Courageous Conversations is Friday at Albany Museum of Art
Thursday, September 6th, 2018
In today’s socially turbulent times, race and racism are particularly sensitive topics. At a workshop Friday at the Albany Museum of Art, about 60 students from the Dougherty County School System and Deerfield-Windsor School will engage in Courageous Conversations About Race.
The program from 8:30 am until 1 pm is a collaboration of the AMA, the Albany Civil Rights Institute (ACRI), Deerfield-Windsor (DWS) and the Dougherty School System (DCSS). It aims to create understanding and provide open communication in a safe, neutral environment. The AMA conducted the first Courageous Conversations About Race on Feb 17, 2018, with about 100 youth and adults from the community participating. Friday’s event is tailored for high school students.
Facilitators for the workshop are Gloria J. Wilson, Ph.D., an assistant professor in the Department of Art Education for Virginia Commonwealth University, and Sara Scott Shields, Ph.D. an assistant professor of Art Education at Florida State University.
Gracie Swan, a Deerfield-Windsor senior who participated in the February session, says she believes it is important for her and her peers to engage in this type of conversation.
“I feel like it’s really important for our age group, specifically because we’re about to go out into the world, whether it be college, work or just out on our own journey,” she said Tuesday. “We’re the next generation of people who are making this new change.”
With the political, social and racial divisions today, she said, it’s important to engage thoughtfully with one another “even if these conversations don’t lead to complete agreement, just to have a better understanding.”
Frank Wilson, executive director of the ACRI, said, “I think conversation itself is an art form and there’s no place better to have it than here at the museum. I think it’s always good to be able to talk about race in a very open, non-threatening atmosphere.
“This conversation is one that needs to be had. At the Civil Rights Institute, we feel it’s a part of what we do because it’s important that we stay open and not fight with each other about race. It’s OK to have an opinion about race as long as you have a conversation about it.”
Chloe Hinton, director of education and public programming for the AMA, said the museum provides a “neutral territory” where students can openly discuss their views.
“I think the museum provides a safe place to do that,” Hinton said. “Museums are open to ideas. They’re open to people being able to express themselves freely, and that’s why we take pride in being able to have this conversation here.
“Everybody, especially when they’re dealing with difficult topics, likes to feel they’re in an environment where they won’t be judged, where what they have to say matters. The only way you can have these conversations is to create that safe space.”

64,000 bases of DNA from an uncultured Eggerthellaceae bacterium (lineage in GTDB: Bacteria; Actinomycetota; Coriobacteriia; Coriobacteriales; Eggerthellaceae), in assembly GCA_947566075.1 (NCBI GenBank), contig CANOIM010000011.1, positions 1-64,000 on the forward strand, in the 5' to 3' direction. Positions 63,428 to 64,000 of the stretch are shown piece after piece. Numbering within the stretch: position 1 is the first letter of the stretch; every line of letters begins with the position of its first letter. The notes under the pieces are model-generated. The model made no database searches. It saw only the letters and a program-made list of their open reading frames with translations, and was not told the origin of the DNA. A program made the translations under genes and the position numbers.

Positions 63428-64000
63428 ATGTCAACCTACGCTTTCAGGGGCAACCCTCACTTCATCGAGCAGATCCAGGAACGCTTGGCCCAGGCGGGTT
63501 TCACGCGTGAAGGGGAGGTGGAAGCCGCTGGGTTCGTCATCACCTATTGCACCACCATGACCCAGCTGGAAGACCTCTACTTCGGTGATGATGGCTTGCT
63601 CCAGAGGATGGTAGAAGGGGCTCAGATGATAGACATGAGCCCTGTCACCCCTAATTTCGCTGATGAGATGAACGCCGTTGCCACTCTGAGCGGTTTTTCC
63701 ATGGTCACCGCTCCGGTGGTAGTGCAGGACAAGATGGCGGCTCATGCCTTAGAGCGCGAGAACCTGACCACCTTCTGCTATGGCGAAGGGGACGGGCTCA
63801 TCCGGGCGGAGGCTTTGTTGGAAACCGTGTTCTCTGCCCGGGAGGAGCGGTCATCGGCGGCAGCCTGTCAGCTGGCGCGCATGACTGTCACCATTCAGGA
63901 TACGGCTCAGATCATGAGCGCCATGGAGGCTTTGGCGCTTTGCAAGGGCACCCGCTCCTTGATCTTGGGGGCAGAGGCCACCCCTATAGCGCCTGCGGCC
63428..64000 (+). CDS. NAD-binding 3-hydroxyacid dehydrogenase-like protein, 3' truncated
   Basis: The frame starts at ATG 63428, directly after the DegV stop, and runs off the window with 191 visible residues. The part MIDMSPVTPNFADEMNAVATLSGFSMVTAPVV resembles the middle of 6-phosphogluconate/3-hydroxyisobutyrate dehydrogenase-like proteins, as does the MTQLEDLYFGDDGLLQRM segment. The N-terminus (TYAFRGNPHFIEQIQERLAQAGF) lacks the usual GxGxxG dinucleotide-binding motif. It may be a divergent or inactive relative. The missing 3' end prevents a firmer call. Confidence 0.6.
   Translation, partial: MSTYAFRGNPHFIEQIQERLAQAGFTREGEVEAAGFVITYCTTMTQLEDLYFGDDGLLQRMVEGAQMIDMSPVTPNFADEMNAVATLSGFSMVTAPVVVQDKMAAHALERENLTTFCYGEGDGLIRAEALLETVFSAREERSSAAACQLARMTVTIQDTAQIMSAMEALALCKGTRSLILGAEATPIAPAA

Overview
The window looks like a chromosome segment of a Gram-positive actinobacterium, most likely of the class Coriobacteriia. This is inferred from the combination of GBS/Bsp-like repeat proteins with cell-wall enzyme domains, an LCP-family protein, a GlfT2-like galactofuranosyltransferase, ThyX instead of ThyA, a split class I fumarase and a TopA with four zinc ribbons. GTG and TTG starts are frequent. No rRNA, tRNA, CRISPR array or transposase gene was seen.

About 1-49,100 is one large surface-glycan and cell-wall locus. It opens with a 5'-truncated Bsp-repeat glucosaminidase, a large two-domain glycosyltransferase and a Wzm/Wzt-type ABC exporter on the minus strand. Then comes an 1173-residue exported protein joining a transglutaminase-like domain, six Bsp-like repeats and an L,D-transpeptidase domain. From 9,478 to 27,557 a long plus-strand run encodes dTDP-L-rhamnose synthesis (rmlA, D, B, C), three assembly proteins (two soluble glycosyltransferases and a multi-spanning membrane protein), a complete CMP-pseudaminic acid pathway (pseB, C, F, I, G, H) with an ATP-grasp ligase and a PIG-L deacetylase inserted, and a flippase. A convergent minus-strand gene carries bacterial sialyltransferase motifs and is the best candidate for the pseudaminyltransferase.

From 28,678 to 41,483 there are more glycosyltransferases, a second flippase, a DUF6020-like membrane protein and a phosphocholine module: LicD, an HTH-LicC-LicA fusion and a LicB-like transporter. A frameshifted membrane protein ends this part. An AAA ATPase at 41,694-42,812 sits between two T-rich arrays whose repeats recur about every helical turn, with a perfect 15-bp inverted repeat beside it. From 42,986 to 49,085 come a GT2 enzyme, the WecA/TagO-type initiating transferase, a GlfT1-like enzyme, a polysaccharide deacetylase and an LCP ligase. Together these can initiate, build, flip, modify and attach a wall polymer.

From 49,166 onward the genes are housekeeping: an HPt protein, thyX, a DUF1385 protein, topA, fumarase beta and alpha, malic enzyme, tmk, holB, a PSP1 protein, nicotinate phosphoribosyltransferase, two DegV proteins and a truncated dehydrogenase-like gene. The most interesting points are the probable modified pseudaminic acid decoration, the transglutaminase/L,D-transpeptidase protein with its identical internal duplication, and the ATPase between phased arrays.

Debbie Allen, a high school English teacher at DWS who attended the February session, agreed that the setting is important in facilitating an open conversation.
“I think bringing it back with a mixture of all the Dougherty County schools and students—including us—maybe creates a common ground and creates a familiarity where they’ll understand we’re all students in the same place, that we all have the same problems, that we all need to have the same conversations,” she said of the workshop.
Having a location like the AMA “creates this freedom of expression where the kids are not afraid to speak out or even have the conversation with each other,” Allen said.
Conducting the workshop at a school would make visiting students uncomfortable, she said. “Here we allow this common ground. Everybody is equal. Everybody is fair. Everybody is listening,” Allen said.
J.D. Sumner, spokesman for the DCSS, said the workshop has multiple benefits for students and the community.
“Anytime we can expose our kids to things that are new and different but also a way to interject certain conversations into their lives, this is the way we want to go about doing it, through partnerships within our local community,” Sumner said. “The art museum has always been a great partner for the school system.
“This is an important time for our students to talk candidly about different things like race, culture and how all these things mix together. This will be a great way to do that through the context of art. This is a great way to bridge two things together—the social aspects of our world right now and these conversations, and art that otherwise cannot be seen.”
The Albany Museum of Art, located in Albany, Georgia, adjacent to Albany State University West Campus just off Gillionville Road is accredited by the American Alliance of Museums. The Albany Museum of Art is open 10 am through 5 pm Tuesday through Friday and noon until 5 pm on Saturday. Admission is free.